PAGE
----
Portfolio > Finding the Light

Long-Distance Rewatch
Long-Distance Rewatch
oil on canvas
32" x 60"

It is strange to watch television with someone who is not physically in the room with you, but this is what Mel and I did many nights during the semesters apart. As Harvey got older, he was less inclined to jump up on the couch with me. There was distance between us because that space on the couch was less accessible to him. When Harvey wanted to sit with me, he now needed to make it known. I would pick him up and put him back down when he was ready, trying to do so before he could jump down himself. While living in my studio apartment I had to start putting his food out on the carpet so that he would have better traction.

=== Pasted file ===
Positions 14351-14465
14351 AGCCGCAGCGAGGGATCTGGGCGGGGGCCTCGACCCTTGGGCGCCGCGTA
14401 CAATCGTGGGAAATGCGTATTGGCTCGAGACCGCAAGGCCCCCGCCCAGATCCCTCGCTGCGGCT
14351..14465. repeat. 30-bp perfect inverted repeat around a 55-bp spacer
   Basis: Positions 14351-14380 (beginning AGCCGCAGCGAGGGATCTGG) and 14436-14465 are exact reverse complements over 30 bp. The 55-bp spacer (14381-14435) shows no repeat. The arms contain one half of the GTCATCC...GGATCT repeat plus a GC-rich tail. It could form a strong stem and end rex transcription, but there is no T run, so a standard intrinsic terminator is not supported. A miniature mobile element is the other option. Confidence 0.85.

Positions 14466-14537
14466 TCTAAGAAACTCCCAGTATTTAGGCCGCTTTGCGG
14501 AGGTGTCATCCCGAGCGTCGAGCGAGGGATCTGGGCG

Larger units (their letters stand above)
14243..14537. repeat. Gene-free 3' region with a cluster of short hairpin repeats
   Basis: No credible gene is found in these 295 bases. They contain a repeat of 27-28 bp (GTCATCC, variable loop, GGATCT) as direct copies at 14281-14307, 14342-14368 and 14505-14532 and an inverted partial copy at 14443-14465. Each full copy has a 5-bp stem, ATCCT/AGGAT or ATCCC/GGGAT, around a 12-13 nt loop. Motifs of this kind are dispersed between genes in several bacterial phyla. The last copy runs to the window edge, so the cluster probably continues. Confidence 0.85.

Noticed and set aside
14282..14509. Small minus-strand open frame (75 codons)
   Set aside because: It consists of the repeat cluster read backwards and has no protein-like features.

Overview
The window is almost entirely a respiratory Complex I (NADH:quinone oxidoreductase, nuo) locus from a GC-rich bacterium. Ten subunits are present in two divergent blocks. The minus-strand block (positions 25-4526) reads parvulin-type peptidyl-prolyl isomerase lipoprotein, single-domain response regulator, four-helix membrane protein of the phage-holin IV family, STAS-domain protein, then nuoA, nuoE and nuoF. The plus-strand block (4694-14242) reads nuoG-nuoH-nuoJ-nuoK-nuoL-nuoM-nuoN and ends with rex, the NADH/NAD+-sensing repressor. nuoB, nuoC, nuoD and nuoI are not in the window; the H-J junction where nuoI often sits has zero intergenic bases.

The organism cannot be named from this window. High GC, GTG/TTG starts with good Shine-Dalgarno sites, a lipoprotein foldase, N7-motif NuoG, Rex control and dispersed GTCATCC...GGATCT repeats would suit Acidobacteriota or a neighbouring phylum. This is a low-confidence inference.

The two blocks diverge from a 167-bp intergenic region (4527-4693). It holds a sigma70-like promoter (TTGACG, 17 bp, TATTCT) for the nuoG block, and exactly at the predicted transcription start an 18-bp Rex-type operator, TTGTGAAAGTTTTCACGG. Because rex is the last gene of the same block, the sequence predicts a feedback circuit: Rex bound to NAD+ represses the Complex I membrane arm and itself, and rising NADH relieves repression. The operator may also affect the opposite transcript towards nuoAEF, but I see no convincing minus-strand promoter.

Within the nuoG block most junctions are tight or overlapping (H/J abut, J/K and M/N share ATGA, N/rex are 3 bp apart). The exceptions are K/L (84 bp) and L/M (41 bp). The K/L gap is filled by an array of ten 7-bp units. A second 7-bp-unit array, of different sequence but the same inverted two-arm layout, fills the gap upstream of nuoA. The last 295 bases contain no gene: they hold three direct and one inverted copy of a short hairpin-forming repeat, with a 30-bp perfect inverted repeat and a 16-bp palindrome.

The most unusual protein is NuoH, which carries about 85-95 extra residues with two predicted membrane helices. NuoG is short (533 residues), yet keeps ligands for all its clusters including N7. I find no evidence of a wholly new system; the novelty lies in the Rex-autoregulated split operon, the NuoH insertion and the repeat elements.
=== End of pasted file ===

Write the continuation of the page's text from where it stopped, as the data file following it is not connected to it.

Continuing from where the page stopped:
[Watching and waiting.]

Watching television with someone in person is much more enjoyable. The little ways of communicating must be made noticeable. There is a camera, but the sound is muted so that there is not an echo. To show excitement you must exaggerate movement and expressions. To make a comment you must wait for the right moment so that you don’t talk over dialogue. This all requires for you and the person you are Facetiming to hit the play button in sync. One of you will be the designated count-downer. Then one, if not both of you, will have to tell the other person that your video is buffering, which causes you to pause, go back, and sync to a specific time or even restart completely. Don’t worry, you get used to it.

[Longing for a time before, when you could just jump up on the couch when you wanted.]